At Keen News Service, Lisa Keen notes that the court’s order on Monday in Klein v. Oregon Bureau of Labor and Industries directing the lower court to reconsider its ruling against a bakery owner who refused to make a case for a same-sex wedding “seem[s] to invite the state court to scour the record below in search of some expression of hostility to the baker’s religious beliefs that might justify letting her off the hook in this current violation of the state’s human rights law.” In an op-ed at Fox News, Kelly Shackleford argues that the process of enforcing anti-discrimination laws must “respect the important role religion has played – and continues to play – in the lives of millions of Americans, both in private and within the public square.”
At The Daily Caller, Kevin Daley reports that “[s]enior Trump administration officials involved with preparations for the 2020 Census denied the existence of a partisan conspiracy to add a citizenship question to the census form during closed-door testimony before the House Committee on Oversight and Reform”; a dispute over the legality of adding the question, Department of Commerce v. New York, is pending before the Supreme Court. In an op-ed for The Washington Post, Leah Litman and others push back against assertions by conservative commentators that “only a weak-willed, weak-kneed judge would ever deviate from right-wing orthodoxy to preserve the [Supreme C]ourt’s legitimacy,” arguing that “some issues really do strike at the court’s legitimacy,” and “[t]he challenge to the addition of a citizenship question on the 2020 Census is one of them.”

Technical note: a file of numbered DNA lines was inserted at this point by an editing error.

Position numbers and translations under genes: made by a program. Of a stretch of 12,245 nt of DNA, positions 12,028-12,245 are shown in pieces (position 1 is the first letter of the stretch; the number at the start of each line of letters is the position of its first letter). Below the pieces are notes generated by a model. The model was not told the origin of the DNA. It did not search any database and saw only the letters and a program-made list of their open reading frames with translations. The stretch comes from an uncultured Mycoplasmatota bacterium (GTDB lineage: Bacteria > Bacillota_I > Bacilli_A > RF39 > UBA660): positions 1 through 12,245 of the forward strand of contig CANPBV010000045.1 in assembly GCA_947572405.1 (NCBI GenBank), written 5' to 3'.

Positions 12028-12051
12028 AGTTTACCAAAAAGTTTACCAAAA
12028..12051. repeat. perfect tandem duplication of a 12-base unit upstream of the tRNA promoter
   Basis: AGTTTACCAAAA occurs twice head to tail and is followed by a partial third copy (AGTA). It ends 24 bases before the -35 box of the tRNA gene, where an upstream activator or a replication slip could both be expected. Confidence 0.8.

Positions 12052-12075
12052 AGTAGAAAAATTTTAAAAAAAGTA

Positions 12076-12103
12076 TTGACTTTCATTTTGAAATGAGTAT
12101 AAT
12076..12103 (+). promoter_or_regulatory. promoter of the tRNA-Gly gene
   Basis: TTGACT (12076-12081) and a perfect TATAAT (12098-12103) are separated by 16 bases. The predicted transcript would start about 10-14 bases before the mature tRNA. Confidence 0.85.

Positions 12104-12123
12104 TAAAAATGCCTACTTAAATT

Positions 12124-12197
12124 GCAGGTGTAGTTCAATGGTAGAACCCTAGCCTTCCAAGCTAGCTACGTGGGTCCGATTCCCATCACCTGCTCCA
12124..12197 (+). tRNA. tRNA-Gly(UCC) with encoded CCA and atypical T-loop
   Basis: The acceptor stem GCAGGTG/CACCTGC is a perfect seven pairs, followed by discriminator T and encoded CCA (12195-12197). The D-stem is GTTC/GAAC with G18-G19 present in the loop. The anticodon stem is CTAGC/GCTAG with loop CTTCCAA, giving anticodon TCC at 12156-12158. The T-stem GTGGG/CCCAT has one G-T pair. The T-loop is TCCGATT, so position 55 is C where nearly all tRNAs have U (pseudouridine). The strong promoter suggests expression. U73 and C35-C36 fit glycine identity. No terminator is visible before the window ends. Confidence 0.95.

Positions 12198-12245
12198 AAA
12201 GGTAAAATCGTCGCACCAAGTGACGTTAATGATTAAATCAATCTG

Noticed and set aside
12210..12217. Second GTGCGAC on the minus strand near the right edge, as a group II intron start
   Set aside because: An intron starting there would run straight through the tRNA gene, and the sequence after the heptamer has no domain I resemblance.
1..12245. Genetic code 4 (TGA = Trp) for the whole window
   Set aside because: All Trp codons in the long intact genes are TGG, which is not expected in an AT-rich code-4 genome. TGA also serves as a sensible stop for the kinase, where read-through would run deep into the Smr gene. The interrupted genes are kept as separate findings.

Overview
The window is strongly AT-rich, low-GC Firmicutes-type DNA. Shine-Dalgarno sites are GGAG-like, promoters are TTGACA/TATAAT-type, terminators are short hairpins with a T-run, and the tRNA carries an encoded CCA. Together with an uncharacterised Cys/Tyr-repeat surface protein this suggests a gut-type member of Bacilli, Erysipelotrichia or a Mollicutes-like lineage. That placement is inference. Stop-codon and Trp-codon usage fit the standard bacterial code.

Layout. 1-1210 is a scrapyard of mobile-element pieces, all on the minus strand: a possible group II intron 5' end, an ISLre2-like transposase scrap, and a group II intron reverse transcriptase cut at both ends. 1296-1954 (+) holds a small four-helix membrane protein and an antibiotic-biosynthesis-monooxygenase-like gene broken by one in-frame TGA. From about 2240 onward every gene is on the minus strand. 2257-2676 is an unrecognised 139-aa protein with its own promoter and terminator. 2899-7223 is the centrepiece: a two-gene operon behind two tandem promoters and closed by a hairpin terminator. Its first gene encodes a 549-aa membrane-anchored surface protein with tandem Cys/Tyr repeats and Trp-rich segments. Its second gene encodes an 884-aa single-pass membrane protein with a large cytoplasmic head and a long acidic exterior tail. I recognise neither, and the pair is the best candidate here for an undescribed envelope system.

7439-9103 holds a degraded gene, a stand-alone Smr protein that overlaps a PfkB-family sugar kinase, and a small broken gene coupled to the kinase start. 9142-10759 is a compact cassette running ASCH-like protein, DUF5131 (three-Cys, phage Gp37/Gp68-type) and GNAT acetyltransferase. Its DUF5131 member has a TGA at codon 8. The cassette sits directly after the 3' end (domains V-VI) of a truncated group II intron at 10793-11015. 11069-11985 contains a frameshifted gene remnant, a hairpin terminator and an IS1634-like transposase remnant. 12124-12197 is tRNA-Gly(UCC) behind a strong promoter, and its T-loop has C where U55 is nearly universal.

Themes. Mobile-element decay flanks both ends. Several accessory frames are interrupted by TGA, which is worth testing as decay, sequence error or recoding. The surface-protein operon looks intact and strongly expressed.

At NPR, Nina Totenberg recaps all Monday’s rulings and highlights the most notable cases left to be decided. At Howe on the Court, Amy Howe makes some educated guesses about which justices may be writing the remaining opinions.
- Caitlin O’Kane reports for CBS News that Justice Ruth Bader Ginsburg, the subject of a documentary film last year, “just took home an MTV Movie & TV Award for being a ‘real-life hero.’”
- At Wine Searcher, W. Blake Gray writes that “[w]ine lovers anxiously awaiting a US Supreme Court decision that could change liquor laws nationwide will have to wait another few days” for the ruling in Tennessee Wine & Spirits Retailers Association v. Thomas, a challenge to Tennessee’s durational residency requirements for liquor licensing.
- The first episode of Bleeped (podcast) tells the story of Fane Lozman, whose battles with the city of Riviera Beach, Florida, led him to two recent victories at the Supreme Court.
- For Capitol Media Services (via Pinal Central), Howard Fischer reports that on Monday, the Supreme Court “rebuffed the efforts of a man who married and then killed a Pinal County[, Arizona,] woman for her life insurance to escape the death penalty,” denying cert in the case of Michael Apelt, who had argued “that his counsel at his trial had been deficient and that required a new sentencing.”